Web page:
This mini is a… mini… version of the old LEGO set, 9525 Pre Vizsla’s Mandalorian Fighter. There’s another LEGO set out there right now of the same ship, 75316 Mandalorian Fighter (<= Amazon affiliate link). I haven’t built either of the larger sets, but I hope they are better than this thing.
This week’s set of polybag reviews is sponsored by The LEGO Group which is sending me a few things this week ahead of the May the Fourth sale coming up next week. We’ll have more details on what they’re offering soon so stay tuned. If you click on this link for LEGO.com and make a purchase, we’ll get a few pennies that go towards paying for my unexpected car repair bill. As always, we thank you for your support..
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Once built, and laid flat, it looks fine. But once you pick it up to rotate the wings, it immediately becomes something I hate to the point where I just want to throw it against the wall and hope it shatters in pieces. ‘Cause I’d rather have to pick up those pieces than have to twist this thing back into alignment. If it’s not a right angle, it’s a wrong angle.
The two wings are connected to friction pin connector that also serves as an attachment point for the main fuselage. The cockpit and wings can rotate every which way and if my internet research tells me anything, there’s only three poses that really matter: flat on the ground, vertical flight mode, and vertical on-ground mode.
The process of positioning the wings and cockpit into any of those modes is where my frustrations come from. The two wings rotate independently of each other which makes proper alignment an exercise in patience. I find the best position is flat on the ground where I can press down on each of the three ship parts to make it nice and flat and even. This is also the position where I think the ship looks the best.
I’m not a fan of the other two modes except maybe vertical flight but only because it feels like you can chuck it like a shuriken.
As with most of LEGO’s spacecraft, this one is lacking any detail on the bottom of the wings and I’d argue that out of all the ships out there, this one kind of needs it the most. Since the wings can rotate every which way, I don’t think there’s really an up or down. So having one side completely blank just feels wrong. I mean, even the original LEGO set ship had plating on the bottom to mirror the top side. A couple of blue plates here would have really elevated this set and might have turned the thumbs down into a thumbs up but I guess we’ll never know now. But not likely, cause I’m not a fan of the source material. I don’t think I’d ever get 75316 Mandalorian Fighter to review but hey if any of you readers are feeling generous, I wouldn’t turn down a donation.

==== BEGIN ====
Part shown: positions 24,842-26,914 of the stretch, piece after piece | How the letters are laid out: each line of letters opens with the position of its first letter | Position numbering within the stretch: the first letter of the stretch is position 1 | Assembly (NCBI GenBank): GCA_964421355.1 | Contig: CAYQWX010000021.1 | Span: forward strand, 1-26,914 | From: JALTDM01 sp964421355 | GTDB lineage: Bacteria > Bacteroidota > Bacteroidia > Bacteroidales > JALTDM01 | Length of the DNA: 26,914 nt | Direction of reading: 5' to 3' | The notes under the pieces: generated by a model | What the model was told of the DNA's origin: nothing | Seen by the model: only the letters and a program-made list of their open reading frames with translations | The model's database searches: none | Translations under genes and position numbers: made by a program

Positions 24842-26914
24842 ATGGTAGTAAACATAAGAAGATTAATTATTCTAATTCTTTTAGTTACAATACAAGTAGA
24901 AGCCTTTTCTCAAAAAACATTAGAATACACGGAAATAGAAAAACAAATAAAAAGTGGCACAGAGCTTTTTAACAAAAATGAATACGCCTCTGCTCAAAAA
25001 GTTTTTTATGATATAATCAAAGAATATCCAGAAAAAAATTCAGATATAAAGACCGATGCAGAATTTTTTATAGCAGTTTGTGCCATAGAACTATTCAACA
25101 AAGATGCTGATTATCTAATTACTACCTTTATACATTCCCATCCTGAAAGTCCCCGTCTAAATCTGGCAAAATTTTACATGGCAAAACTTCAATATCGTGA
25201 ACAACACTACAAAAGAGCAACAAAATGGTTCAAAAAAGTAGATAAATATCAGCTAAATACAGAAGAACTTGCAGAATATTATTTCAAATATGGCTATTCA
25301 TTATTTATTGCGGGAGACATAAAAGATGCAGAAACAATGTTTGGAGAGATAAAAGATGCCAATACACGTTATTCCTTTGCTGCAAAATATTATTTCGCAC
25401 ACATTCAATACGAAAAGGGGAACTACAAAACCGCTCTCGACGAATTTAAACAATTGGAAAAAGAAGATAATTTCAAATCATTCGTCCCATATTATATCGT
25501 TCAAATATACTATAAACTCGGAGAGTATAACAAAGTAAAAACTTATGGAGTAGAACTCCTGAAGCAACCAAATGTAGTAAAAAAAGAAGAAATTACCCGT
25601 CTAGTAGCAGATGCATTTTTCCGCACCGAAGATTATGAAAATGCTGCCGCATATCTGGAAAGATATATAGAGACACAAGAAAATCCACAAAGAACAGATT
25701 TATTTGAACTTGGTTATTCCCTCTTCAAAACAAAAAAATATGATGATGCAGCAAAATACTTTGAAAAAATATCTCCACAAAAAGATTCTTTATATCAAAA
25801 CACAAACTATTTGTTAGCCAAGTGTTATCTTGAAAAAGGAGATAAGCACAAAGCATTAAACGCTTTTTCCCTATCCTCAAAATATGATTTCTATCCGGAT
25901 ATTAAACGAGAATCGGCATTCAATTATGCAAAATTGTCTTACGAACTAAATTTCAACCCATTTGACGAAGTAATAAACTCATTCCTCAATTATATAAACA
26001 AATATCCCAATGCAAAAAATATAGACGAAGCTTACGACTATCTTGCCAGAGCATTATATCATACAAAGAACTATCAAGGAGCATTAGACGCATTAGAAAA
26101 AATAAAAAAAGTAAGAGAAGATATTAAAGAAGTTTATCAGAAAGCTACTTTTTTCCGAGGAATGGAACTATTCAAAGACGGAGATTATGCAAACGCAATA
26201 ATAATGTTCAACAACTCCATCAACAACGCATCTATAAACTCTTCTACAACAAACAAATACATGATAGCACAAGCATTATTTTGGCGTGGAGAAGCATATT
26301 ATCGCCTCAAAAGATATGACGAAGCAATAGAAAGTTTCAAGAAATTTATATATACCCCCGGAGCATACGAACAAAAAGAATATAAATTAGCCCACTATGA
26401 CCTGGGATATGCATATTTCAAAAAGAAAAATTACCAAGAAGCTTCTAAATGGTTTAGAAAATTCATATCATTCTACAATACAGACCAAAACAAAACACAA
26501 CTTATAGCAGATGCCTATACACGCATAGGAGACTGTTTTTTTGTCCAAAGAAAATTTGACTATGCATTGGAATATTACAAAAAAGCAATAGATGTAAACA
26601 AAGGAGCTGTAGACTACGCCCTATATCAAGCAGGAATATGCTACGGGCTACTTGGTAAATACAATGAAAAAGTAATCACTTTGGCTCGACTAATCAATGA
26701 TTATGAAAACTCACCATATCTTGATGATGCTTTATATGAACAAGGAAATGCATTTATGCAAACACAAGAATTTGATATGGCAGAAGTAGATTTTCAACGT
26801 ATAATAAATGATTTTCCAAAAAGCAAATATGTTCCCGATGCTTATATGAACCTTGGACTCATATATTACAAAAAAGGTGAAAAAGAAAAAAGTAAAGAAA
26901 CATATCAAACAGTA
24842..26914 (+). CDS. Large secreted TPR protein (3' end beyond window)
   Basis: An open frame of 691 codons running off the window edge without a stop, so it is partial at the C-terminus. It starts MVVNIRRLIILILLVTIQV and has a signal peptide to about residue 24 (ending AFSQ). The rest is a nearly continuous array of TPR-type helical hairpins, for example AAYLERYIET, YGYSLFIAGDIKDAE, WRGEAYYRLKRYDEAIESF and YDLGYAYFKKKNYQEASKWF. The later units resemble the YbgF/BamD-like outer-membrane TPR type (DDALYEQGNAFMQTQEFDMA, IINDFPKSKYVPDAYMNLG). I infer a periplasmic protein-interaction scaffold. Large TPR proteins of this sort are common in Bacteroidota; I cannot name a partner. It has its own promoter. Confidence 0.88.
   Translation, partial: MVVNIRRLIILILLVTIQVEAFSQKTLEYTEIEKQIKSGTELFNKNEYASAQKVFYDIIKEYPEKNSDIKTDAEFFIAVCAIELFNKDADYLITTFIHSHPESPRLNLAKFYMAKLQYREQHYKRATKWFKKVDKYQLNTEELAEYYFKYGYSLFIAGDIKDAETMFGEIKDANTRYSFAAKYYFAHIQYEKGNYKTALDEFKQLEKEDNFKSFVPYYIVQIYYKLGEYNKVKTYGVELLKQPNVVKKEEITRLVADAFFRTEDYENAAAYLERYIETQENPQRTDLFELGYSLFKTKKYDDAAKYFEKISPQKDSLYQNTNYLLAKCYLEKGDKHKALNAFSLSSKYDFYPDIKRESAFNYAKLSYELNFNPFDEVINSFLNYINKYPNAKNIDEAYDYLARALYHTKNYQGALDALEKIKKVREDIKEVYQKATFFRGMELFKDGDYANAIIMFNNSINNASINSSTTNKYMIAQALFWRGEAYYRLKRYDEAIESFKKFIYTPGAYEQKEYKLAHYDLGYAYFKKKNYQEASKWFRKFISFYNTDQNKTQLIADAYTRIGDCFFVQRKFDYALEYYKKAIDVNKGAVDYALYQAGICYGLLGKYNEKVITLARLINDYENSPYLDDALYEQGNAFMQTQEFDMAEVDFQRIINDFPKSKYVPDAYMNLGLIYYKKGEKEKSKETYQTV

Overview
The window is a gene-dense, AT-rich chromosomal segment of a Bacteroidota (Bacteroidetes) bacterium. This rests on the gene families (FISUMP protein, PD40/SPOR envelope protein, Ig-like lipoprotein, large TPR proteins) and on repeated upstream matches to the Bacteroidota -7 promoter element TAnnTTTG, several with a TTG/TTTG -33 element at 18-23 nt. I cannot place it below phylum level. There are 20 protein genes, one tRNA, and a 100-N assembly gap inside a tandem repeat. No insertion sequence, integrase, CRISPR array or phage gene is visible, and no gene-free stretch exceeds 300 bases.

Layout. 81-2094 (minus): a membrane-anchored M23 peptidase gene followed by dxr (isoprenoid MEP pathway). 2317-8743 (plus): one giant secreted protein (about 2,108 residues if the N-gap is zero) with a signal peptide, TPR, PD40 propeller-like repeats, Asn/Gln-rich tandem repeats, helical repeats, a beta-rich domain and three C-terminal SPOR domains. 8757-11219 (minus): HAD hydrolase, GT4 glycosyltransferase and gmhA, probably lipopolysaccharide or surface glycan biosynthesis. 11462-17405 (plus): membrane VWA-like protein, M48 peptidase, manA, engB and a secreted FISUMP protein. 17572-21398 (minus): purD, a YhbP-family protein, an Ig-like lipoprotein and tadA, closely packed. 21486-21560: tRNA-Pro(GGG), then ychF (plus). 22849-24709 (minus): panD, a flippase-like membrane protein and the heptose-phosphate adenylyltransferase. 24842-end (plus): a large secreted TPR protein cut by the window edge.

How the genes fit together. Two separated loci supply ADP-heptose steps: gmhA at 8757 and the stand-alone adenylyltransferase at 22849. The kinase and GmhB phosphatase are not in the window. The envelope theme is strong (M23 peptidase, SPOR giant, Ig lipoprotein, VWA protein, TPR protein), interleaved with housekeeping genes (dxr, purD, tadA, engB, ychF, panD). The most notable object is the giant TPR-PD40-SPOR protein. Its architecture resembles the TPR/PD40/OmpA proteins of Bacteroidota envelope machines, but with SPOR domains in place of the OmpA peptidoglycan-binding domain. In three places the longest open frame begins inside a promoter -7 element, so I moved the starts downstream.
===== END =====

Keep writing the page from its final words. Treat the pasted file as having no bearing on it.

Does It Suck or Does It Rock?
This set sucks! The mini was fighting a losing battle since it was based on something I don’t find very appealing at all. The lack of blue plating on the bottom scream lazy. Just meh all around.
You Can Win This And Every Other Polybag I Review This Year
I’ll be raffling every polybag I review this year in one big lot, all 260 sets (with the possibility of more). Each set will be individually stored in a ziploc baggie complete with the extra pieces, instructions, and the actual polybag bag it came in. The cost of a raffle ticket is just $1 USD and you can enter as many times as you want. Send a PayPal payment to email@example.com for $1 USD for every ticket you want to purchase. DO NOT send one payment for multiple entries i.e. do not send one $5 USD payment for five tickets; five $1 USD payments must be made instead. Raffle is open to everyone in the world except where raffles are illegal. Be sure to put “POLYBAG RAFFLE” in the notes section of the payment in order to be entered successfully. Winner will be drawn sometime early January 2023 and contacted at the PayPal email address the payment was sent from to arrange for delivery. For a running list of all the sets that you can win, check this Google spreadsheet.